HCPS 2020-21: Planning and preparing for the second-nine-weeks of school
Even though no decisions have been recommended or made at this time, HCPS must plan for a variety of possibilities. From Plexiglas, to PPE, here’s a look at the steps our schools are taking to be prepared for the possibility of expanded in-person learning, while adhering to the HCPS COVID-19 Health Plan.
What is HCPS’ plan for bringing students back to school in person? Are there criteria for opening school buildings and a timeline for evaluation?
Transitioning from a predominantly virtual approach to a hybrid approach will depend on several criteria. These include the Virginia Department of Health’s “Community Transmission and Data Trends for the Central Region,” combined with the data available for Henrico County, to determine when to shift to a hybrid approach to learning. The Virginia Department of Health determines a current “burden level” for coronavirus conditions, based on three factors: the case incidence rate per 100,000, the PCR (polymerase chain reaction) percent positivity, and the outbreaks per 100,000 (as well as the trends associated with these three metrics.)
The current coronavirus “burden level” will affect HCPS’ evolving approach to instruction:
- A substantial/high burden level would align with HCPS’ Instructional Approach 2. The availability of the needed personal protective equipment (PPE) and staff considerations would be used to determine whether to incorporate limited in-person instruction.
- A moderate burden level would align with Instructional Approach 3. Again, the availability of the needed PPE and staff considerations would be used to determine the appropriateness of transitioning to the alternating-day hybrid option.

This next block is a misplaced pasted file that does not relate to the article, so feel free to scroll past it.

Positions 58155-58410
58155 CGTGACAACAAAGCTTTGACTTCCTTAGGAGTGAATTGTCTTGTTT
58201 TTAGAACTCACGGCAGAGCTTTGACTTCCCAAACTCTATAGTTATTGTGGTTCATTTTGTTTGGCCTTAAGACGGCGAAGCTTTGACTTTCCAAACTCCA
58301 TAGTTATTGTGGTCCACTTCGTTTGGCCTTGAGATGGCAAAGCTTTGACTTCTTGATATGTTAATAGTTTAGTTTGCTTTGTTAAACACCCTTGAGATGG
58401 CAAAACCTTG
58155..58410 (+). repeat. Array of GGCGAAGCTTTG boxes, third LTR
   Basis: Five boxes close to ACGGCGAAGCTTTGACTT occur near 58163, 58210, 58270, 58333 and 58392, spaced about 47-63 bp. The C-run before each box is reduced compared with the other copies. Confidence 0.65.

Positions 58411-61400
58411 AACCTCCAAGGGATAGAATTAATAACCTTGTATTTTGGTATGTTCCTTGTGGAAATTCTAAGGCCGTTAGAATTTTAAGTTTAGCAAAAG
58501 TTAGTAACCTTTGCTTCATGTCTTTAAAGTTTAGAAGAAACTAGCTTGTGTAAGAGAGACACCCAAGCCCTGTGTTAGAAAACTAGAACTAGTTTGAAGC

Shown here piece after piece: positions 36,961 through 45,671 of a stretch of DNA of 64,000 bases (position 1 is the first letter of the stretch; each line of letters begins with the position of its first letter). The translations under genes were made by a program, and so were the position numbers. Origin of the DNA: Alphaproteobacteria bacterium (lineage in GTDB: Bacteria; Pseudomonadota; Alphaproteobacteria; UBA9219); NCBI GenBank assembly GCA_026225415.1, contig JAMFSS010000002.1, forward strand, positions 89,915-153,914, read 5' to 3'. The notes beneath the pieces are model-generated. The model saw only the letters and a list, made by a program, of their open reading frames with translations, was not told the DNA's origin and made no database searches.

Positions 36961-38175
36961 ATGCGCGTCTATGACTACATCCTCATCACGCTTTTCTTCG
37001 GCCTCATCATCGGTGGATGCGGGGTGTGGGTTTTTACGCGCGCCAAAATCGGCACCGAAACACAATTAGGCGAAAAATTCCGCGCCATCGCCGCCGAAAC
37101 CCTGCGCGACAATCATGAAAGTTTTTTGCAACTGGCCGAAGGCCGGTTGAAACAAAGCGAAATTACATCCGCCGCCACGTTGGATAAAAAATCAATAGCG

- A low burden level would align with Instructional Approach 4. As with the other levels, the availability of the needed PPE and staff considerations would be used to determine whether to transition to in-person instruction for most, if not all, students.
Prior to recommending a shift in approach, HCPS will determine:
- That the necessary personal protective equipment is available to ensure the health and safety of staff and students.
- That the supply chain can sustain a four-week supply of PPE in schools.
- Whether staff members affirm that the HCPS COVID-19 Health Plan and risk-mitigation strategies are playing out effectively in HCPS classrooms.
- How a given recommendation will affect daily attendance rates.
- Employee and community confidence in the return to in-person learning.
Examples of what HCPS is doing to prepare for the return of students to school buildings:
(Not an exhaustive list.)
- Instituting enhanced virtual training for HCPS employees regarding COVID-19 awareness and prevention.
- Installing Plexiglas barriers in main offices and other select areas of the schools.
- Providing hand sanitizer and additional cleaning/disinfecting products for every classroom.
- Requiring self-screening procedures for HCPS employees and students.
- Purchasing personal protective equipment (PPE) for employees, including face coverings.
- Purchasing face coverings for the use of students who don’t bring their own.
- Installing floor stickers and signs indicating proper 6-foot distancing.
- Reimagining in-school meal service to eliminate touch points and large group gatherings.
- Determining enhanced cleaning schedules of high-touch areas in schools.
- Determining classroom layouts that allow for proper physical distancing.
- Determining seating arrangements, as well as entry and exit plans that maintain physical distancing on school buses.
- Developing plans to thoroughly clean school buses and other vehicles in between uses.
- Instituting health screenings for visitors to school property.
- Collaborating with the Henrico Health Department to respond to positive cases, exposures and potential exposures.
- Reviewing more than 500 mechanical systems with an engineering consultant and building-automation experts to determine necessary mechanical system changes. Reviews incorporate recommendations of the Centers for Disease Control as well as American Society of Heating, Refrigerating and Air Conditioning Engineers.
- Upgrading filters in accordance with system capabilities and designs.
- Maximizing outside air provisions in accordance with system designs.
- “Flushing” the air in HCPS buildings through continuous air operation.